Moby – Reprise: Album Review

Moby returns with a collection of reimagined songs from his vast and eclectic musical career; complete with a wide array of special guests.

Released: 28th May 2021

Label: Deutsche Grammophon

Format: CD / Vinyl / Digital

For anyone that knows Moby’s music, you will know that his music has always had a relaxing, classical quality. Even the Twin Peaks samples used in his breakout single Go in the late 80’s/early 90’s show a classical leaning. Recorded with the sublime Budapest Art Orchestra and a slew of special guests, Reprise is an excellent collection of songs spanning the wide and eclectic career of an artist who has been there and done it…several times.

Songs chosen for inclusion on Reprise have been picked based on their ability to transpose into the ‘Reprise’ style. Everloving opens the album; a downbeat song from 1999’s all conquering Play. Although it isn’t too dissimilar from the original version tucked away in side B of the original album, it works well as an introduction to the pieces to follow.

Natural Blues is another song from Play, that at the time was very hard to escape. I worked at Virgin Megastore in 1999 and it was played a lot! I loved it…and still have the CD singles! This version of the song is stunning. It features the legendary soul singer Gregory Porter and Amythyst Kiah taking the Vera Hall lines that Moby sampled in the original cut. Both of these wonderful singers add their own stamp to the song, and the composition overall is has an added lift with the way it is put together.

Moby discusses how the Reprise Version of Natural Blues came about.

Porcelain and Why Does My Heart Feel So Bad? make up a quartet of songs from Play on Reprise. Both will be very familiar to any fan of music and both have been given added flourishes here. The vocals soar along with the orchestral parts making for a large helping of joy atop, what is at it’s root, deep melancholy.

Play is the album that truly put Moby on the map however there are so many songs in Moby’s vast discography that showcase the talent Richard Melville Hall possesses.

Go uses the original Angelo Badalamenti sample and like Natural Blues, is truly reimagined. Conga beats dazzle over the slinky bassline as the song builds. The solitary piano note that adorned the original still sounds ominous and the shrill strings give a harsh edge in the transformation of this rave anthem. The Angelo Badalamenti sampled section sounds truly epic. Go is a song for the ages. I still remember seeing Moby perform this song at Manchester Apollo in 2000.

Anyone that has read Moby’s memoirs (Porcelain/Then It Fell Apart) will know about his affection for David Bowie. They used to live across the street in New York and hung out a lot. At one point they performed an acoustic version of ‘Heroes’ together. It’s no surprise that this song finds its way onto Reprise. It feels like a tribute to a lost friend, as well as a homage to a song so great it genuinely transcends time. Mindy Jones takes the lead on vocals and transforms the song into a haunting wistful ballad. It is gorgeous. Tear jerking almost.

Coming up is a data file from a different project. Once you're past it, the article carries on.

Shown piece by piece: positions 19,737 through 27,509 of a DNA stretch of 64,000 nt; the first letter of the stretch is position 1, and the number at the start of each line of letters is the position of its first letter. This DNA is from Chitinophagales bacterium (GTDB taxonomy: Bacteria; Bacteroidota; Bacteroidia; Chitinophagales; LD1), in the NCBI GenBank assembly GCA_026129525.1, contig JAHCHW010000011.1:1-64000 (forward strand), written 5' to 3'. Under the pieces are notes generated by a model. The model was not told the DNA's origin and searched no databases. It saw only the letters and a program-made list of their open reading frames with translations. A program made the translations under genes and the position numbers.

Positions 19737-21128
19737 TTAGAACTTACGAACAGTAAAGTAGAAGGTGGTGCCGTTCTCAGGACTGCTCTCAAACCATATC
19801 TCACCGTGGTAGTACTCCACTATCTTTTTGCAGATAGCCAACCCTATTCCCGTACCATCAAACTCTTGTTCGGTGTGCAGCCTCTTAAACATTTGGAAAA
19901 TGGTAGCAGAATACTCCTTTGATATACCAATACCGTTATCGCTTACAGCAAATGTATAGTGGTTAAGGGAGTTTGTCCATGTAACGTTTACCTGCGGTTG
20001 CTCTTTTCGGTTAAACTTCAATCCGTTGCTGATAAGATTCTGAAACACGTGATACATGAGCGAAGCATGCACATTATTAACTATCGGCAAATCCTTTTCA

Classical pianist Víkingur Ólafsson adds his impenetrable skills to one of Moby’s finest works in God Moving Over The Face Of The Waters. This song was originally released on 1995’s Everything Is Wrong and it still sounds boundlessly hypnotic 26 years on. If lush orchestration and moving classical music is what you want, then look no further. Like the cover of ‘Heroes,’ this is moving. Truly.

A song that found itself in the movies was Extreme Ways through its inclusion in the Bourne franchise throughout the noughties. This is one of three cuts from the follow up to Play, 18; the others being We Are All Made Of Stars and The Great Escape. The former starts out as a lounge like piano ballad, before layers are added to the song that build brilliantly towards a choral take on the chorus. It has a Nick Cave quality.

Collaborations with Gregory Porter and Mindy Jones might not seem too out of the ordinary, but having Kris Kristofferson add his gritty, gravelly, earthy tones to The Lonely Night is masterful. Originally included on 2013’s Innocents, it was co-written by Mark Lanegan who appears with Kirstofferson on the Reprise Version. There is an aura to the start of this particular piece that is reminiscent of Rick Rubin’s work with Johnny Cash and Neil Diamond on their latter day American Recordings.

Lift Me Up has restraint from it’s original composition (2005’s Hotel) before exploding in a flurry of jubilance. Almost Home, also from Innocents, once again features Mindy Jones in addition to the brilliant Darlingside and Welshman Novo Amor. Lamentations once again flow, but the music still feels uplifting. Moby possesses a rare skill in putting these emotions into his music. The Last Day rounds out the album, once again with Darlingside along with esteemed songwriter Skylar Grey.

Reprise is a joyous celebration of music from an esteemed musician. It would be interesting to see if Moby decides to take on a ‘Volume 2’ of this style of project. It will be interesting to see songs from Animal Rights, or more rave tunes given the reprise treatment. With that being said, these songs might be best left alone as the punk/rave songs they are. Whichever way, there is definitely scope for more of this type of project; because Reprise is a brilliant success from one of the most talented people on the planet.

Listen to the mesmerising version of God Moving Over The Face OF The Waters (Reprise Version) from Moby, below.

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